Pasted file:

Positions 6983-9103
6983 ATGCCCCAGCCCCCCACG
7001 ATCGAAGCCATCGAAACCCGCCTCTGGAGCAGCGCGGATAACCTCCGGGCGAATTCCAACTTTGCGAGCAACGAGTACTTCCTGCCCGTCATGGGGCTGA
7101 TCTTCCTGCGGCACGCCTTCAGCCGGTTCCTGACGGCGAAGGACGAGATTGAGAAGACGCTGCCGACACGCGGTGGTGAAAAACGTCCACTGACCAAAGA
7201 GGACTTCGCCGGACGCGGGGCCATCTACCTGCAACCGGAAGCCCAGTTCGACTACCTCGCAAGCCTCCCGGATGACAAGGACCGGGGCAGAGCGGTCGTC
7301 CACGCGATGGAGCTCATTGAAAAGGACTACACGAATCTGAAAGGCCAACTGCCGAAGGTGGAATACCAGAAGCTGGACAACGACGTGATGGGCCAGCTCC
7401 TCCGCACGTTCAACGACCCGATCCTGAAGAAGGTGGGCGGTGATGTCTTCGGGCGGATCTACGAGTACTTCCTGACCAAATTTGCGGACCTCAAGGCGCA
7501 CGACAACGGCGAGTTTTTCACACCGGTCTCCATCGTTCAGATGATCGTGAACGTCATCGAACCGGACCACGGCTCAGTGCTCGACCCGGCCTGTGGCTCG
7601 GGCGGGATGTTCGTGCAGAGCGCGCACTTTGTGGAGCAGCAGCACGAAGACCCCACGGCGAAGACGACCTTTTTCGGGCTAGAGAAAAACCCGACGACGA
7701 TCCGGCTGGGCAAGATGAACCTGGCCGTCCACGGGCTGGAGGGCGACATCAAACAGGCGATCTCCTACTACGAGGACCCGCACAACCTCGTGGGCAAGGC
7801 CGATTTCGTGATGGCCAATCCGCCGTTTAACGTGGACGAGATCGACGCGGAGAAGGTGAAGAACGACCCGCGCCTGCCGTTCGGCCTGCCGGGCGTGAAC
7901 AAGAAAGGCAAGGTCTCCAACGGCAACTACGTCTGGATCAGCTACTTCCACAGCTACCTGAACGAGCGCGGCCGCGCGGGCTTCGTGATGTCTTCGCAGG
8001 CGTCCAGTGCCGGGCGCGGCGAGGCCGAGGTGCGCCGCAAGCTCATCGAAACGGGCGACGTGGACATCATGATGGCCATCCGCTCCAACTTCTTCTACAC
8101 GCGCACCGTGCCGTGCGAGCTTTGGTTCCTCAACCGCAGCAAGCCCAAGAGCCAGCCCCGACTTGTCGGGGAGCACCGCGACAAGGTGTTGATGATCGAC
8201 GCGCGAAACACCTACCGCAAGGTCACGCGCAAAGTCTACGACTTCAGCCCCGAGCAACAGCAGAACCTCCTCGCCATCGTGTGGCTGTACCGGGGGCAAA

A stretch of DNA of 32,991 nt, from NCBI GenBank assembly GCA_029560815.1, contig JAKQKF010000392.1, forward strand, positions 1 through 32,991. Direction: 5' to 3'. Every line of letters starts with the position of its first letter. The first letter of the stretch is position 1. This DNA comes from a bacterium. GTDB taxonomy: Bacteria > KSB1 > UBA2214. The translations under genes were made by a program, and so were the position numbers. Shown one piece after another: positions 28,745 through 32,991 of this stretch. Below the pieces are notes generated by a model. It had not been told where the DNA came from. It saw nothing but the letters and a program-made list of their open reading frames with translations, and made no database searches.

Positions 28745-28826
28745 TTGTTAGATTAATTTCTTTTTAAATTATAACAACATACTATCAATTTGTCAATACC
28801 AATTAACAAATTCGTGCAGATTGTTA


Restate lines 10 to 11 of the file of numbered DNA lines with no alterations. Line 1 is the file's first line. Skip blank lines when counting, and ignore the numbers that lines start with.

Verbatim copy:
7701 TCCGGCTGGGCAAGATGAACCTGGCCGTCCACGGGCTGGAGGGCGACATCAAACAGGCGATCTCCTACTACGAGGACCCGCACAACCTCGTGGGCAAGGC
7801 CGATTTCGTGATGGCCAATCCGCCGTTTAACGTGGACGAGATCGACGCGGAGAAGGTGAAGAACGACCCGCGCCTGCCGTTCGGCCTGCCGGGCGTGAAC